Over the weekend Bloggingheads.tv posted an interesting back-and-forth on the DREAM Act between Josh Bernstein, immigration policy director for the Service Employees International Union, which supports the bill, and Mark Krikorian, executive director of the Center for Immigration Studies, a Washington, D.C. organization that advocates immigration restrictions.
The Development, Relief and Education for Alien Minors (DREAM) Act would provide conditional legal status for undocumented young people who attend college or join the military. To qualify, they must have arrived in the United States before age 16 and be of "good moral character," among other things.
In the split-screen debate, the pair discusses the rationale for the proposed age limit (Krikorian would like to see it lowered), whether or not legalizing young people brought here illegally as minors encourages further illegal immigration, and what the bill's chances are of passing during the lame-duck session.
Photo by Gareth Simpson/Flickr (Creative Commons)
Clark Kent's secret identity, January 2007
Huerta, a 26-year-old journalism student, describes his trip here as he recalls it: "Once, when I was seven, I fell asleep in Michoacan and woke in Boyle Heights. No joke."
I'd never thought of Clark Kent in this way, but Huerta draws the following parallel as he writes about juggling multiple identities of his own:
I guess I should be inspired by Superman, arguably the most accomplished of all “illegal aliens.” Literally, in his case, as he came from another planet as an infant because his parents wanted to give him a better life when his home world was annihilated. He landed on earth and was raised in the Midwest by a loving couple to become a symbol for truth, justice and the American way.
Last time I checked, he was still working at the Daily Planet, getting by under the name of “Clark Kent.” I hope that the e-verify system doesn’t catch up with him someday; where would ICE deport him?
Immigration vote set for this week - Scott Wong - Politico Senate Majority Leader Harry Reid is expected to file a cloture motion on the DREAM ACT Monday night, setting up a Wednesday vote.
Short goodnight expected for the DREAM Act during lame duck- The Hill But the legislation, which would provide a path to legal status for undocumented youths who attend college or join the military, faces a great deal of opposition in the lame-duck session.
California Republicans are split on possible anti-illegal immigration measure - Los Angeles Times A proposed ballot initiative that would give California a law similar to Arizona's SB 1070 is dividing Republicans who fear further alienating Latino voters.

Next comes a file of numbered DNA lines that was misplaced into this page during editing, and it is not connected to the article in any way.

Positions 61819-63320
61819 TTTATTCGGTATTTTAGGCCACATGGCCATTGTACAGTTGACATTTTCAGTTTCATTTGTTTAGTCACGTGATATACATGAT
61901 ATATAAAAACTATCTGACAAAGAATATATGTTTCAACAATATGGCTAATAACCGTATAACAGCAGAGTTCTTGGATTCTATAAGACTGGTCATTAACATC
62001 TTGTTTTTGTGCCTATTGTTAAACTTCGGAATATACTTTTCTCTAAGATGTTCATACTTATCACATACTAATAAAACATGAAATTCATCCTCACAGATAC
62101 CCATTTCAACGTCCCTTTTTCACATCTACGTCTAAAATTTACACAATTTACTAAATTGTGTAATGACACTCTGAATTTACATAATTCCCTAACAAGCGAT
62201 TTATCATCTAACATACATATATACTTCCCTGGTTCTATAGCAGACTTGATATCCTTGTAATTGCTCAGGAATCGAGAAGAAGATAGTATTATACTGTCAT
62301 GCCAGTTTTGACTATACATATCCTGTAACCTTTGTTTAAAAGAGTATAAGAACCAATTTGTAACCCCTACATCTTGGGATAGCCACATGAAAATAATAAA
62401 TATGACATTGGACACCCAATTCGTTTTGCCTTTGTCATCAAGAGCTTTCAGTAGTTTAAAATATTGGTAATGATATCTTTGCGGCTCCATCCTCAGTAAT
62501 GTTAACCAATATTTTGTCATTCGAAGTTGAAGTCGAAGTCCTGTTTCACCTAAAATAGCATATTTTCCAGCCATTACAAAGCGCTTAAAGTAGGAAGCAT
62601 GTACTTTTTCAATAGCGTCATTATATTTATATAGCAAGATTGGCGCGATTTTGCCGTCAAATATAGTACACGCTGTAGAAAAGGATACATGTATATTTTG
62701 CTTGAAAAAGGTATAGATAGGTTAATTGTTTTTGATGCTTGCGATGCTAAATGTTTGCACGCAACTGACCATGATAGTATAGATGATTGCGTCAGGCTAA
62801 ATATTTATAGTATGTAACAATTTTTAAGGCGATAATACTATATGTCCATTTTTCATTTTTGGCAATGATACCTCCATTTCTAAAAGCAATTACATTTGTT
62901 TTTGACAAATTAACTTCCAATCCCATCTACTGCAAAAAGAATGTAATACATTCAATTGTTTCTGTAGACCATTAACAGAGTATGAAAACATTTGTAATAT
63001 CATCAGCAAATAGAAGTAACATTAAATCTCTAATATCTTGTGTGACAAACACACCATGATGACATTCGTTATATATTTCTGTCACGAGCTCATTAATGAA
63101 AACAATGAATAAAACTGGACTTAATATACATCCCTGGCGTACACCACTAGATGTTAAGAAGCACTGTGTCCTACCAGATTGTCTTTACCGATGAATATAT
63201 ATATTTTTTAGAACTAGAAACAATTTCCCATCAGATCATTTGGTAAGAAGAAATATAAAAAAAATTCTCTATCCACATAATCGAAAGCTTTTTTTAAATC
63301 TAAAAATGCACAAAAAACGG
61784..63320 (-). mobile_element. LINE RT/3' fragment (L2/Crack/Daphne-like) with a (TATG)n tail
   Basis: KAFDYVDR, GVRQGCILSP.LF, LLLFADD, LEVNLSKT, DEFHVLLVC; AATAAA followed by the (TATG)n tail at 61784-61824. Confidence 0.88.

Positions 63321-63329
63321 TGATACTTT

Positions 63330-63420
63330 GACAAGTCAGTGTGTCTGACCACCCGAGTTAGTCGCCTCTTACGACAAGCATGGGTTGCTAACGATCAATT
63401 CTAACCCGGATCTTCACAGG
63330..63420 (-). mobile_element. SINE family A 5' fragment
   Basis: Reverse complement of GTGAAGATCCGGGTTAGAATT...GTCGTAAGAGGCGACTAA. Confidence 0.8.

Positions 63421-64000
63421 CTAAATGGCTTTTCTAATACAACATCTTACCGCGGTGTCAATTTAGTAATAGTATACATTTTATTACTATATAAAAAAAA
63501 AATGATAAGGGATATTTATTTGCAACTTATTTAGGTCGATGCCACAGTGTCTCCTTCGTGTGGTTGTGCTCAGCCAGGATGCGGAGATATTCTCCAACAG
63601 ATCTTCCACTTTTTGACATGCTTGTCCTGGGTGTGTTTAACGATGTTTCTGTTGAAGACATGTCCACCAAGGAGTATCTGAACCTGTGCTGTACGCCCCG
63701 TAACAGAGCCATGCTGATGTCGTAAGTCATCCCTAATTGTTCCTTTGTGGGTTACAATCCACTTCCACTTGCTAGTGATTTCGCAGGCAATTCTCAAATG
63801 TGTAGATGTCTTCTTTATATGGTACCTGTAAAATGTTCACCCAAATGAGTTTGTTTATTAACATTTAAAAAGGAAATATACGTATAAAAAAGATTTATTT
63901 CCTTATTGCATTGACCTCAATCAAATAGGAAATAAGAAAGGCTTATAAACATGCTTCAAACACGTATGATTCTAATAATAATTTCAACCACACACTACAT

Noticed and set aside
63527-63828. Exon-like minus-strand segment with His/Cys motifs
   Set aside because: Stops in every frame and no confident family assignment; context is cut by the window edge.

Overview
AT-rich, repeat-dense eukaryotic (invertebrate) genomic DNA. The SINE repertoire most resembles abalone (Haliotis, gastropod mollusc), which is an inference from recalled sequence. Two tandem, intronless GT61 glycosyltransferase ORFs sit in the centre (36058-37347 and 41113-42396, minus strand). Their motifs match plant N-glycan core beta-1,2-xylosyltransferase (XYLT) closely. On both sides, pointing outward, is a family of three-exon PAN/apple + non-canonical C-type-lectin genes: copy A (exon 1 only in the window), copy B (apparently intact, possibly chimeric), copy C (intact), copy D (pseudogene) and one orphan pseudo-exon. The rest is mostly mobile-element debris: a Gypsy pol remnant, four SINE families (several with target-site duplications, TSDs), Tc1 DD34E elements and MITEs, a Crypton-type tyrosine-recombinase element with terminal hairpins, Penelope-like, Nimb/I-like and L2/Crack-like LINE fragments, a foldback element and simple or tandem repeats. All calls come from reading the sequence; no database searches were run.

Unusual methods helped ICE break deportation record, e-mails and interviews show - The Washington Post Some background on the methods used by Obama administration immigration officials to deport more people than ever before.
Photo by Leslie Berestein Rojas/KPCC
Cold revelers, hot tamales. December 3, 2010
Tonight I braved the southbound I-5 to make it to a favorite annual holiday event in San Diego, December Nights, which draws what seems like half the city to Balboa Park for two nights to eat, take in the lights, duck into the museums and listen to carolers. Mostly, though, to eat.
My favorite tamales cart was parked near the same spot where it was last year. There's nothing like an outdoor meal of steaming tamales and hot champurrado on a cold, damp night.
Photo by backonthebus/Flickr (Creative Commons)
A new report reveals wide gaps in the educational achievements of different Asian ethnic groups in California, with big disparities between Asian-American, Hawaiian and Pacific Islander students.
From a story today by KPCC's Adolfo Guzman-Lopez:
For one Asian-American subgroup, the Hmong of Southeast Asia, the idea that all Asians are academic high achievers is a dangerous myth. Nearly half of Hmong adults don’t have a high school diploma.
It’s dangerous, says University of California researcher Lois Takahashi, because the myth keeps the struggles of Hmong families out of the policymaking spotlight. She says statistics about the much larger Samoan, Guamanian and Tongan populations in California are just as troubling.
"One fifth of Pacific Islanders in our grades 9-12 are expected to drop out by grade 12," Takahashi said. "That’s very similar and almost equivalent to the dropout rate for Latinos in the state."